I learned quite a bit at the Poynter Institute during the 4-day boot camp.  While I was still a bit tentative about teaching newspaper production, getting out the paper on a monthly basis and dealing with advertisers, I had plenty of resources from across the country to help me.  So Thanks go to CMA!

Another issue was making sure the paper and stories also got published on our WordPress site.  The previous advisor used his own monies to put The Summit on-line.   Vice President Tim Flood did an amazing amount of leg work, contacting and collaborating with BlueHost and WordPress, and the college was able to transfer the site to the College and Summit.  So, a BIG Thank-You to the work of VP Tim Flood!

Another issue was learning the Adobe software necessary to produce the paper. I am skilled in many different media programs, but I had never used Adobe InDesign.  I needed more training.  Fortunately, The CTE Dean and her Administrative Assistant came to my rescue.  We were able to subscribe to Lynda.com and I was able to get the on-line training I needed to learn the basics of InDesign.  So Thank You’s go to Dean Christina Tafoya, and Anita Martinez.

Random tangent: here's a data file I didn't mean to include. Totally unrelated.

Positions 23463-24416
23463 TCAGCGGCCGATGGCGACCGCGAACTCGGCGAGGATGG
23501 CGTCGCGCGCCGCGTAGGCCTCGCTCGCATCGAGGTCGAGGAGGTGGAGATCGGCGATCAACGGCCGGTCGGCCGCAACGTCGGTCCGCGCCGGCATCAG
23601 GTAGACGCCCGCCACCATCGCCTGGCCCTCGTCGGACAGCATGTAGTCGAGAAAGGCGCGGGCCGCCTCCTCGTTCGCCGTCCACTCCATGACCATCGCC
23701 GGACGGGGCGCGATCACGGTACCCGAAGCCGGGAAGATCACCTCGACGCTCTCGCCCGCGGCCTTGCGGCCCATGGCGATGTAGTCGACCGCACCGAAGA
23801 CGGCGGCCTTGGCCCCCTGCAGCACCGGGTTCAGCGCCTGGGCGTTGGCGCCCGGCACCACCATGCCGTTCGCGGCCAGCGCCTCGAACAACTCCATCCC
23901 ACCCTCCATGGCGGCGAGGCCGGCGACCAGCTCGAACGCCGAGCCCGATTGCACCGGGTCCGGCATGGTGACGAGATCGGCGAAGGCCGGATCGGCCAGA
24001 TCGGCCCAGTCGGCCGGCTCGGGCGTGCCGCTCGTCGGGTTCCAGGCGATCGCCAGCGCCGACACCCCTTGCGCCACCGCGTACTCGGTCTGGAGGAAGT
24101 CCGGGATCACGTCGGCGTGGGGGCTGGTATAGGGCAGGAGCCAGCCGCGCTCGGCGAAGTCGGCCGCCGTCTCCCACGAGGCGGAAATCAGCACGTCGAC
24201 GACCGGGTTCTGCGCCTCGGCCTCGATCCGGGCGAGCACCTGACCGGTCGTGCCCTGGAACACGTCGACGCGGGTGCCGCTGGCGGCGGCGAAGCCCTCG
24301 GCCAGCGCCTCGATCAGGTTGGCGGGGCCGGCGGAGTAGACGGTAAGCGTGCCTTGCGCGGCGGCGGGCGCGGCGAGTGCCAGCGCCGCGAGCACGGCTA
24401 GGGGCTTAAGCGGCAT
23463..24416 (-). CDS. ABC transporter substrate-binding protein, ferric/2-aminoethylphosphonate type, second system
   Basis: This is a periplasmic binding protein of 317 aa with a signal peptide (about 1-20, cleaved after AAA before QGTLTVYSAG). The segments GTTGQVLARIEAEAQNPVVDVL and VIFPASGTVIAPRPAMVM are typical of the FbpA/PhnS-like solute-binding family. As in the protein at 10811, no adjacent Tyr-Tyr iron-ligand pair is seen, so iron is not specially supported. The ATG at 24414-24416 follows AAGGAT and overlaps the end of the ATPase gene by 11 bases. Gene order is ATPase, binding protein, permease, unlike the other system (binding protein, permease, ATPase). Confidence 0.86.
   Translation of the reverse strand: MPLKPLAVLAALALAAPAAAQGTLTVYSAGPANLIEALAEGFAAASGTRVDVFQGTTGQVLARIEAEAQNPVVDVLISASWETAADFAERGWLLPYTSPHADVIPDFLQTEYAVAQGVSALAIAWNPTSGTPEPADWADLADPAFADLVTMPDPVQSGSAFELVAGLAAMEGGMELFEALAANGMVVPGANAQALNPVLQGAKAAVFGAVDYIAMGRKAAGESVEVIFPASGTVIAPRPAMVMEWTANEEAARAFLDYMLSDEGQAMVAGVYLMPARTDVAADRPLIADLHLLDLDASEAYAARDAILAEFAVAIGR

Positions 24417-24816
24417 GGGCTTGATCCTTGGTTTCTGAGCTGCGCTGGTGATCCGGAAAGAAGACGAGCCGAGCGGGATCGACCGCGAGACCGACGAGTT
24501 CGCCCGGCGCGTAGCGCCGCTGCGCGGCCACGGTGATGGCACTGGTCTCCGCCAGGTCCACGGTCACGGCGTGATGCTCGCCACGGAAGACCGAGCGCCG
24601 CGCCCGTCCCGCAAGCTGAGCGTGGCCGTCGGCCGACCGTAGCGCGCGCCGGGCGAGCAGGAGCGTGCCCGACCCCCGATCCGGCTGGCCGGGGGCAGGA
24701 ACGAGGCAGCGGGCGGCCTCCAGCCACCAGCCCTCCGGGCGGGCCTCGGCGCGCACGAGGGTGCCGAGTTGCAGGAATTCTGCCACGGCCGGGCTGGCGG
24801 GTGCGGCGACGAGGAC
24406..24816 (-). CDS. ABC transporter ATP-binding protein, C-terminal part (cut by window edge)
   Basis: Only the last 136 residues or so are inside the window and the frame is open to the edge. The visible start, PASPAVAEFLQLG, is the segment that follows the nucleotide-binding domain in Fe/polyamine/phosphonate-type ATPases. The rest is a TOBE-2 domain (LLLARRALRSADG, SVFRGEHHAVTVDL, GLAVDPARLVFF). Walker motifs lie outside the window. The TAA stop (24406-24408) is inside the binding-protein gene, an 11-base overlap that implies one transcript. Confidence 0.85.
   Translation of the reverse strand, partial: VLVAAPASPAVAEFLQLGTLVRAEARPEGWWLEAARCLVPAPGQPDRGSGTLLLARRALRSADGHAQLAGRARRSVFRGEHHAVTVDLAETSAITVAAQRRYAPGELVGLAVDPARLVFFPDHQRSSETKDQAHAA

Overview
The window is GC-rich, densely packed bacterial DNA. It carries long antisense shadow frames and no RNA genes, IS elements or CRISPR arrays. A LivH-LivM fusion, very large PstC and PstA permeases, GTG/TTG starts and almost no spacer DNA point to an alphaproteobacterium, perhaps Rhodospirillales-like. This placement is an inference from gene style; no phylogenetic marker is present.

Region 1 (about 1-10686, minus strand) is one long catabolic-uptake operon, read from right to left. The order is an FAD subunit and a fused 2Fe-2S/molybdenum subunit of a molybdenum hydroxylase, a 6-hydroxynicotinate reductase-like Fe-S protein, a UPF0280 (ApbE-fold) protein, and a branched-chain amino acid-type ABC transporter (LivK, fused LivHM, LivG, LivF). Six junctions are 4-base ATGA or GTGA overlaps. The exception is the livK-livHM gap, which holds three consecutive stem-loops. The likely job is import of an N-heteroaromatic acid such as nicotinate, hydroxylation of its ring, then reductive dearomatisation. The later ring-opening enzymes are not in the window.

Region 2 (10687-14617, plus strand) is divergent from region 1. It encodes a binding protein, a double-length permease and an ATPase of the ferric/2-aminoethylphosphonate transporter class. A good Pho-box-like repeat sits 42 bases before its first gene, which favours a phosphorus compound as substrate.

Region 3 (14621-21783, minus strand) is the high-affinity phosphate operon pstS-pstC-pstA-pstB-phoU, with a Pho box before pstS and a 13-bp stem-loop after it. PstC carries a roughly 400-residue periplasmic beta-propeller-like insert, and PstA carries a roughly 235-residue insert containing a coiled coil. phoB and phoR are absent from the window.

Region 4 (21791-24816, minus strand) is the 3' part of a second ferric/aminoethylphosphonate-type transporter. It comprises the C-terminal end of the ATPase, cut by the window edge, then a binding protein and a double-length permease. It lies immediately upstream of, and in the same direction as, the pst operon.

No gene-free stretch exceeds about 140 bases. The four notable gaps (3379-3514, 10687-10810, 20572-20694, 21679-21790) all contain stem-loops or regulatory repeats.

Collaboration is a key element to a successful organization.  President Cooke wanted the Director of College and Community Relations to work with the Summit.  We had the pleasure of working with the former Advisor of the Summit, Don Harrison, who took on the role of Community Relations Director for a time, and now we work with Lorena Ruggero.  Our connections between the two areas have been very beneficial.  So, Thanks go to President Cooke, Don Harrison and Lorena Ruggero.  Also, thanks go to the many different faculty, administrators and staff who willingly gave their time to be interviewed by the Summit staff.